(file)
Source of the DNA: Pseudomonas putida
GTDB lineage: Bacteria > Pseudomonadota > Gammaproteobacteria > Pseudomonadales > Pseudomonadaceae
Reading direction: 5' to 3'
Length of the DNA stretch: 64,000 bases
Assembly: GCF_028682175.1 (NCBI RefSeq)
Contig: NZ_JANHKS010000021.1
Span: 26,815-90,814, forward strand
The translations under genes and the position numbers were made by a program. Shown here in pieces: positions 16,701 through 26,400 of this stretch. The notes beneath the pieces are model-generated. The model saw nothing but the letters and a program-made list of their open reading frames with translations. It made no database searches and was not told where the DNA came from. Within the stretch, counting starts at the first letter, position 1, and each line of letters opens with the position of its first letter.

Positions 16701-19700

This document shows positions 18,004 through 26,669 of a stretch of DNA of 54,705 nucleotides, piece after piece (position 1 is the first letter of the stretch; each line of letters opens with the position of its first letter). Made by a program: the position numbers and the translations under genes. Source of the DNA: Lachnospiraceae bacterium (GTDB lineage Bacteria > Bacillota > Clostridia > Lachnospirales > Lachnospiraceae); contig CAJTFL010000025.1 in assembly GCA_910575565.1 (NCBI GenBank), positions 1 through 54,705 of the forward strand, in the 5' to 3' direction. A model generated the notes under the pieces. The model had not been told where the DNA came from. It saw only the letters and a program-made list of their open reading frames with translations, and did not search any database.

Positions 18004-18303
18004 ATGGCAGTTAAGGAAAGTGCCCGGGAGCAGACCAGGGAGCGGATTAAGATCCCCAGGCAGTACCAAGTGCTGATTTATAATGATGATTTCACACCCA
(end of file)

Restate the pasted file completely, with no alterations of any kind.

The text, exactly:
Source of the DNA: Pseudomonas putida
GTDB lineage: Bacteria > Pseudomonadota > Gammaproteobacteria > Pseudomonadales > Pseudomonadaceae
Reading direction: 5' to 3'
Length of the DNA stretch: 64,000 bases
Assembly: GCF_028682175.1 (NCBI RefSeq)
Contig: NZ_JANHKS010000021.1
Span: 26,815-90,814, forward strand
The translations under genes and the position numbers were made by a program. Shown here in pieces: positions 16,701 through 26,400 of this stretch. The notes beneath the pieces are model-generated. The model saw nothing but the letters and a program-made list of their open reading frames with translations. It made no database searches and was not told where the DNA came from. Within the stretch, counting starts at the first letter, position 1, and each line of letters opens with the position of its first letter.

Positions 16701-19700

This document shows positions 18,004 through 26,669 of a stretch of DNA of 54,705 nucleotides, piece after piece (position 1 is the first letter of the stretch; each line of letters opens with the position of its first letter). Made by a program: the position numbers and the translations under genes. Source of the DNA: Lachnospiraceae bacterium (GTDB lineage Bacteria > Bacillota > Clostridia > Lachnospirales > Lachnospiraceae); contig CAJTFL010000025.1 in assembly GCA_910575565.1 (NCBI GenBank), positions 1 through 54,705 of the forward strand, in the 5' to 3' direction. A model generated the notes under the pieces. The model had not been told where the DNA came from. It saw only the letters and a program-made list of their open reading frames with translations, and did not search any database.

Positions 18004-18303
18004 ATGGCAGTTAAGGAAAGTGCCCGGGAGCAGACCAGGGAGCGGATTAAGATCCCCAGGCAGTACCAAGTGCTGATTTATAATGATGATTTCACACCCA